Oppose since the media coverage is so one-sided and confuses "serious matter" with "grave sin" which is a judgment which we are not to apply to individuals. An intelligent commentary would go into the extent of public scandal caused. And in the abortion issue a Catholic can be opposed to abortion but not think this Catholic teaching must become public law in secular society. My other problem is that the America and Washington Post articles are not generally accessible on internet. Also, some Catholics would see here a divide on the homosexual issue, between Catholics who in cases like this see Communion as medicine for us sinners and not just a reward for the righteous. Jzsj (talk) 00:52, 8 January 2020 (UTC)
Jzsj, there are several issues here. The word diff was capitalized and put in bold. A person not sure what it meant could have clicked on it. You are a veteran editor on this site and most people who've been active on Wikipedia for even a little while know what the word means or can at least figure it out if they don't. I also don't see how your proposed version of how he presented the material could have made things any more clear.
You say that a Catholic can choose not to believe that Catholic teaching on abortion must become law "in a secular society." That doesn't seem relevant here, but even if it is, your statement is contradicted by paragraph 2273 of the Catechism of the Catholic Church: "The inalienable rights of the person must be recognized and respected by civil society and the political authority." Say what you will about grave sin, but Canon 915 specifically states that those who persist in "manifest grave sin" cannot receive Holy Communion. You might not like it, but the text accurately reflects what is written in canon law, which is what actually matters. The Washington Post and America are both considered reliable sources, and even if people sometimes have trouble accessing them on the Internet (and I am one of them), that does not make them unacceptable for usage here. The Washington Post in particular is a high-quality source which is widely utilized on Wikipedia articles. Display name 99 (talk) 02:12, 8 January 2020 (UTC)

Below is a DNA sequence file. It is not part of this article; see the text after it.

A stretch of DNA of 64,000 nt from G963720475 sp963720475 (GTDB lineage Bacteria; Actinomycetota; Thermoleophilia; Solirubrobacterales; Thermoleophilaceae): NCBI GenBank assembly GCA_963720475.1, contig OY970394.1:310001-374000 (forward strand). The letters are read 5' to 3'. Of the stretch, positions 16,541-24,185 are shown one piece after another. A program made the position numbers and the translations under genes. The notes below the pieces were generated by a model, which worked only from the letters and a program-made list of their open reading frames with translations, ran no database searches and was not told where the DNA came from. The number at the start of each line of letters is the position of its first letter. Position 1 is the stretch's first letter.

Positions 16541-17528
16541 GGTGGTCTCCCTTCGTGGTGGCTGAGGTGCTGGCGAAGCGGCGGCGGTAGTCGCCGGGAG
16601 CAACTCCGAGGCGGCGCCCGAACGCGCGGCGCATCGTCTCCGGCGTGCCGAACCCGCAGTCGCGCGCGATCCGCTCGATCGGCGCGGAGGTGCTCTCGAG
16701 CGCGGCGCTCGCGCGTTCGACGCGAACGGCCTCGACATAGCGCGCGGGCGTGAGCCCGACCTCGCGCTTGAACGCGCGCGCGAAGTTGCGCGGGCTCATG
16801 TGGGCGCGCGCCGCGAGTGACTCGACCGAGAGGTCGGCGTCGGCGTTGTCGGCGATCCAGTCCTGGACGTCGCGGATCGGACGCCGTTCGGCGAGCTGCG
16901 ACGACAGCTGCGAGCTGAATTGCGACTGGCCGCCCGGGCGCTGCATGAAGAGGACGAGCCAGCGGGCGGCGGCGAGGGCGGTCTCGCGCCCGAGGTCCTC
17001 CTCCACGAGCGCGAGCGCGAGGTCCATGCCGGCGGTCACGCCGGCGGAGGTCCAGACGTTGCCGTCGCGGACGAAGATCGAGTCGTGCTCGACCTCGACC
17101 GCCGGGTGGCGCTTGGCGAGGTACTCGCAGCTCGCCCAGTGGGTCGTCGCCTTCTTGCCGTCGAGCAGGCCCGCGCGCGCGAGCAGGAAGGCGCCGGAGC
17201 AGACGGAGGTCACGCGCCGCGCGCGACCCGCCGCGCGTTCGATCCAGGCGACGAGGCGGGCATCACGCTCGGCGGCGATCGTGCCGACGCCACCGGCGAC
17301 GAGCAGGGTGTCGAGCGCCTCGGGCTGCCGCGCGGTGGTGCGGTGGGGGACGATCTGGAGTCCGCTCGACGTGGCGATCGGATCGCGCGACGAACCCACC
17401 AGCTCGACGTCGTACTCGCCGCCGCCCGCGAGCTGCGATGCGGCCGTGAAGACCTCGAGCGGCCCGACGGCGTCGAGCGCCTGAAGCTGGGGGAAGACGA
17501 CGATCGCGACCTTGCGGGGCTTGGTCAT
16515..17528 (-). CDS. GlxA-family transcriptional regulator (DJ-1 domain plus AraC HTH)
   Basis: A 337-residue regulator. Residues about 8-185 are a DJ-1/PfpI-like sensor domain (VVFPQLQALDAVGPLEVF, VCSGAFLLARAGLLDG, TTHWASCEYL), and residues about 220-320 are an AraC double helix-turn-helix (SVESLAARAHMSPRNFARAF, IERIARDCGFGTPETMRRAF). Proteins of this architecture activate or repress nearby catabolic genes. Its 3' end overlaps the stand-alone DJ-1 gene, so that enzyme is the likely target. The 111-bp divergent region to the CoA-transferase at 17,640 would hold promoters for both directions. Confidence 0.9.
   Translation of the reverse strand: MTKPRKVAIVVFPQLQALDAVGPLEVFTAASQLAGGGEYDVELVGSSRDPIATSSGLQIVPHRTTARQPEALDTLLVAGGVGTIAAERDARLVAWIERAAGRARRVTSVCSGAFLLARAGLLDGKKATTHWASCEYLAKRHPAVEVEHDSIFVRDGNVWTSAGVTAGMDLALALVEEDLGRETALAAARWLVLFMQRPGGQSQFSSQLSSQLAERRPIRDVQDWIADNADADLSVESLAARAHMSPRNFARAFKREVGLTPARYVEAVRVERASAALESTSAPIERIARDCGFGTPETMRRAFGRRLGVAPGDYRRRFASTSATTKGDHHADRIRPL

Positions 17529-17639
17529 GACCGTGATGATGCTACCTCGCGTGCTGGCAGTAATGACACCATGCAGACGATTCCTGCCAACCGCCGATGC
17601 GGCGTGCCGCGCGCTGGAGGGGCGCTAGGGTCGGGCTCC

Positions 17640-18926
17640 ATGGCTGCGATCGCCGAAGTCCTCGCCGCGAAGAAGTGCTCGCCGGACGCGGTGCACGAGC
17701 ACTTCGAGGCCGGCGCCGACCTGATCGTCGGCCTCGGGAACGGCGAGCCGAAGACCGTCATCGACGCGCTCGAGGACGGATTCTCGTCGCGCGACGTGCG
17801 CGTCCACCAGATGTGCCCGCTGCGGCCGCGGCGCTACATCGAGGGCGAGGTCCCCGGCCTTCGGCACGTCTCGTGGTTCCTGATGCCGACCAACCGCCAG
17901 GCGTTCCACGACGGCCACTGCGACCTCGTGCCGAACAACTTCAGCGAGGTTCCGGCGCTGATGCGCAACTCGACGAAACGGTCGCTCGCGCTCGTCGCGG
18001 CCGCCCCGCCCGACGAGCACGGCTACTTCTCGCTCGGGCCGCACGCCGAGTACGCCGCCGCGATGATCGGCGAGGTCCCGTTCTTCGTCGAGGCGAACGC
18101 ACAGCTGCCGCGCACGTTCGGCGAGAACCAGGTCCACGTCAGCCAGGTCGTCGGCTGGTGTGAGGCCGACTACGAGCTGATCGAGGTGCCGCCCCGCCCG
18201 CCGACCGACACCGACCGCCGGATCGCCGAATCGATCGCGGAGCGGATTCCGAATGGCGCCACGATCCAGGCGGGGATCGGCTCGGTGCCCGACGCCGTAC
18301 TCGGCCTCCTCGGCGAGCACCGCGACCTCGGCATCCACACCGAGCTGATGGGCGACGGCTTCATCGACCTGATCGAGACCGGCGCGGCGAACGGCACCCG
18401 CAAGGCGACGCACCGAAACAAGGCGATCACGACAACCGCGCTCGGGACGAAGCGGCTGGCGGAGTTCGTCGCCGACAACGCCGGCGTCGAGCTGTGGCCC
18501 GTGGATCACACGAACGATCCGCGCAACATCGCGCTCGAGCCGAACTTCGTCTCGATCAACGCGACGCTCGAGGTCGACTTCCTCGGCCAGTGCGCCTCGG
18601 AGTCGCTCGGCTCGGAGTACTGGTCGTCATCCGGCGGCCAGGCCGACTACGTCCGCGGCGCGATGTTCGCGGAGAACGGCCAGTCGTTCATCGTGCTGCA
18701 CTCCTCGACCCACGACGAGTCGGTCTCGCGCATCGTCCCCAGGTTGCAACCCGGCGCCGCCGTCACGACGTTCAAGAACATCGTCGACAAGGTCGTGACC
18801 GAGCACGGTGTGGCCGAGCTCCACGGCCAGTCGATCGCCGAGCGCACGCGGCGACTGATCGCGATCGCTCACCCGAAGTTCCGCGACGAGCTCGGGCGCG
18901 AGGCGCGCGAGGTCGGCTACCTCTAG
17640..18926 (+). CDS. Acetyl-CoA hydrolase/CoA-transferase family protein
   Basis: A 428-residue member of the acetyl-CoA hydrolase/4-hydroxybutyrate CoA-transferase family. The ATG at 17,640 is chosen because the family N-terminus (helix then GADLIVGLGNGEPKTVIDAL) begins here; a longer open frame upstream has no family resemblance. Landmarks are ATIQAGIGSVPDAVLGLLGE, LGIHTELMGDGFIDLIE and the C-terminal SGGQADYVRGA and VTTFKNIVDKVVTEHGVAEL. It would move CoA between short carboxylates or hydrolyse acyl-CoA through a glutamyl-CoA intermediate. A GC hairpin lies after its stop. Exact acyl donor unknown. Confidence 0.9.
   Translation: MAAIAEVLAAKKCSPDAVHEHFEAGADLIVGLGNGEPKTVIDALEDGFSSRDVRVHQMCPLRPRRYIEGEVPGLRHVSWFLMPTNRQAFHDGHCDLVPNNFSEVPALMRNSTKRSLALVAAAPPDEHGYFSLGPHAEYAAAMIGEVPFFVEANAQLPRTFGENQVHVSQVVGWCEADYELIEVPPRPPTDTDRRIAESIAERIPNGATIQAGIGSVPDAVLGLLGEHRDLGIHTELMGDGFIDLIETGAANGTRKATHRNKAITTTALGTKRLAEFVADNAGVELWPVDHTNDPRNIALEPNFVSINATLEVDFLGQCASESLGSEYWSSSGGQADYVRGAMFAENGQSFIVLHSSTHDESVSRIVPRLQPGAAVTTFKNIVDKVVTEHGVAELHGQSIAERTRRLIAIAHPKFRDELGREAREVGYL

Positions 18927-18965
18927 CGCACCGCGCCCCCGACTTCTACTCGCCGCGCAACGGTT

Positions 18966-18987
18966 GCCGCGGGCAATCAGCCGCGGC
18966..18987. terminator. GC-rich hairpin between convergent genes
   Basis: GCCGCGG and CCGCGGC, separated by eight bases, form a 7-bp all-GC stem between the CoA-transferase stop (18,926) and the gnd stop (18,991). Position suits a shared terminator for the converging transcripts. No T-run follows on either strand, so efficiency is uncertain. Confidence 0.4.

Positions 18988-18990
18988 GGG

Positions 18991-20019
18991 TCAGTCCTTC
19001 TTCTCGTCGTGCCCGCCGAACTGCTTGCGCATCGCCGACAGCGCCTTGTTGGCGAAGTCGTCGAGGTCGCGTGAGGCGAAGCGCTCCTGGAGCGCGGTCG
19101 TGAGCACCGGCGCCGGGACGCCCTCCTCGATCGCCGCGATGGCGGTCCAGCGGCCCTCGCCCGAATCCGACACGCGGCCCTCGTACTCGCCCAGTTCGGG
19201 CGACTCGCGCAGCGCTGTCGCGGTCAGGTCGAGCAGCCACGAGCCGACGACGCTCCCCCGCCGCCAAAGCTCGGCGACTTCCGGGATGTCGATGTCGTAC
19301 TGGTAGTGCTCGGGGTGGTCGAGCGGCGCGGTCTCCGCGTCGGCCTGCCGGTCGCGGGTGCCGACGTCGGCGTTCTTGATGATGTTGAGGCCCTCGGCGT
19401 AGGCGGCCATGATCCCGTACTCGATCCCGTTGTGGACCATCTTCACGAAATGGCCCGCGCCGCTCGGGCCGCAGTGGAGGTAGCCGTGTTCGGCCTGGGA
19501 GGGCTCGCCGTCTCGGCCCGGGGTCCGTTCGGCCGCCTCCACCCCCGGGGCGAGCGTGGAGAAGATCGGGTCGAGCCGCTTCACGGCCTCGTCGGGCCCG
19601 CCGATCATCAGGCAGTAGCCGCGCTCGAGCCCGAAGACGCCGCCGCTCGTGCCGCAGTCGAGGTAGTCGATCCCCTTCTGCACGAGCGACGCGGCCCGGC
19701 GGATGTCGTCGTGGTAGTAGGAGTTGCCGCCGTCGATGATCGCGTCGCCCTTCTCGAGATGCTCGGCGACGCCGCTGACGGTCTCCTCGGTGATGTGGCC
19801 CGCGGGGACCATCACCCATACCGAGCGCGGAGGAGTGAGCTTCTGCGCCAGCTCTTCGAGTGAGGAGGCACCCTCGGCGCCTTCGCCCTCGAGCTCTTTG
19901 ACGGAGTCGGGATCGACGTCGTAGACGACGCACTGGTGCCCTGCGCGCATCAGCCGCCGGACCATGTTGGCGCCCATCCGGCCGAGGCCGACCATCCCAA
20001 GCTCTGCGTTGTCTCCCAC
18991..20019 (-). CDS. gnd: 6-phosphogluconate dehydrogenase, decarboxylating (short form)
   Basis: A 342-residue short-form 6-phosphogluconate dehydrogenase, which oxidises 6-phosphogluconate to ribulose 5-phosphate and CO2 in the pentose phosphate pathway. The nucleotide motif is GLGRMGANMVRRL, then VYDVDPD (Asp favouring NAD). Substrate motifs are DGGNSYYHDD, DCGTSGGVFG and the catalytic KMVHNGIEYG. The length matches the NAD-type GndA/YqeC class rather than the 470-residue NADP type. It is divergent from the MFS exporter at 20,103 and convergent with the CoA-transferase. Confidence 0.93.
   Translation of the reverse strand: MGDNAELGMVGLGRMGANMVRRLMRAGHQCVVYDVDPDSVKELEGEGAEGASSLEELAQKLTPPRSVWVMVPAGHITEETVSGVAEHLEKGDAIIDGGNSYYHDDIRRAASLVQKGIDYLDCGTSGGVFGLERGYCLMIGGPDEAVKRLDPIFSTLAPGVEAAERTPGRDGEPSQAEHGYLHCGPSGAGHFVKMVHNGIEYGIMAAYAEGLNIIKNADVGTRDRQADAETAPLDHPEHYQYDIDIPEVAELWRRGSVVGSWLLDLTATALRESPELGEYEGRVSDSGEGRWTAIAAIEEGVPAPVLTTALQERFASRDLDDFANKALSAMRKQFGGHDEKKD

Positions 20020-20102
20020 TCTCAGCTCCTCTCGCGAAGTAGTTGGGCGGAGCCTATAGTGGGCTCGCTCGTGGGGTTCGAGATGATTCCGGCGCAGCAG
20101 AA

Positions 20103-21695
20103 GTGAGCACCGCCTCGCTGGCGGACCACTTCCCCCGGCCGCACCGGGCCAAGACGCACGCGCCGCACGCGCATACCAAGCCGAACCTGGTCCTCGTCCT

I'll admit I was rushing, but I find it rare and unhelpful to remove a passage from the article while it's being discussed. CCC 2273 doesn't say that we may judge who is in grace sin, that is for the individual to decide,even while the pastor may exclude the person without judging them. Catholics may disagree on which "inalienable rights" must be preserved, especially since the Church doesn't claim that it knows when an embryo becomes a human person. I wasn't denying the usability of WP and A, just a hitch in making the paragraph clear. Jzsj (talk) 05:34, 8 January 2020 (UTC)
On Wikipedia, it's customary to keep a disputed passage out of the article until consensus is reached to include it. I believe that the paragraph should be in the article, but it was technically correct to remove it if there was not consensus. The paragraph never says that a priest can judge who is in grave sin, only that someone in "manifest grave sin" cannot be admitted to Holy Communion, which is exactly what the canon says. So I'm not sure where the problem is. The Catechism makes it clear which inalienable rights must be preserved, because that passage came directly after it spent considerable time denouncing abortion. Your statement that the Church doesn't claim to know when human personhood begins is, with respect, pure and utter nonsense. The WP and America are not even the essential sources used in the paragraph. There are multiple citations to other sources which cover more content. Display name 99 (talk) 14:23, 8 January 2020 (UTC)